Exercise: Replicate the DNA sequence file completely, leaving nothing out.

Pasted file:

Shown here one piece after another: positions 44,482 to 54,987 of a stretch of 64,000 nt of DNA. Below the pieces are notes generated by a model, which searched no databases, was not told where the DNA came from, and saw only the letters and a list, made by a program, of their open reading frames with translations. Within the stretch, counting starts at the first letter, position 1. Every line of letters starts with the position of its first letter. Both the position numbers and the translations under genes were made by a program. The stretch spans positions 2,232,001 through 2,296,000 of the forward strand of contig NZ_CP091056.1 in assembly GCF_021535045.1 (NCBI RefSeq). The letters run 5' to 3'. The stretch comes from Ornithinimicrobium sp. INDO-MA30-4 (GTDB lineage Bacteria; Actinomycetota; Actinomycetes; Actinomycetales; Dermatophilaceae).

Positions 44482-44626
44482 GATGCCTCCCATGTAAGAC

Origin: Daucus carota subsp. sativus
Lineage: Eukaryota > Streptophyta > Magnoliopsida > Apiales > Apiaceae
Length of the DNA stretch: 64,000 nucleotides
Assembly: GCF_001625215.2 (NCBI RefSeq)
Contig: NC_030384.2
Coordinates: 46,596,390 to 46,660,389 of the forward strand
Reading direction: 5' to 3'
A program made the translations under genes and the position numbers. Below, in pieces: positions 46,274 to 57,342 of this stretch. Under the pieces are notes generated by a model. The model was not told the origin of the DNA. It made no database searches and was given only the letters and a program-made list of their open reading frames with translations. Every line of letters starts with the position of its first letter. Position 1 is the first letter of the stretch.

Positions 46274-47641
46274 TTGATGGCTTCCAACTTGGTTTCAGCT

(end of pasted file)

Shown here one piece after another: positions 44,482 to 54,987 of a stretch of 64,000 nt of DNA. Below the pieces are notes generated by a model, which searched no databases, was not told where the DNA came from, and saw only the letters and a list, made by a program, of their open reading frames with translations. Within the stretch, counting starts at the first letter, position 1. Every line of letters starts with the position of its first letter. Both the position numbers and the translations under genes were made by a program. The stretch spans positions 2,232,001 through 2,296,000 of the forward strand of contig NZ_CP091056.1 in assembly GCF_021535045.1 (NCBI RefSeq). The letters run 5' to 3'. The stretch comes from Ornithinimicrobium sp. INDO-MA30-4 (GTDB lineage Bacteria; Actinomycetota; Actinomycetes; Actinomycetales; Dermatophilaceae).

Positions 44482-44626
44482 GATGCCTCCCATGTAAGAC

Origin: Daucus carota subsp. sativus
Lineage: Eukaryota > Streptophyta > Magnoliopsida > Apiales > Apiaceae
Length of the DNA stretch: 64,000 nucleotides
Assembly: GCF_001625215.2 (NCBI RefSeq)
Contig: NC_030384.2
Coordinates: 46,596,390 to 46,660,389 of the forward strand
Reading direction: 5' to 3'
A program made the translations under genes and the position numbers. Below, in pieces: positions 46,274 to 57,342 of this stretch. Under the pieces are notes generated by a model. The model was not told the origin of the DNA. It made no database searches and was given only the letters and a program-made list of their open reading frames with translations. Every line of letters starts with the position of its first letter. Position 1 is the first letter of the stretch.

Positions 46274-47641
46274 TTGATGGCTTCCAACTTGGTTTCAGCT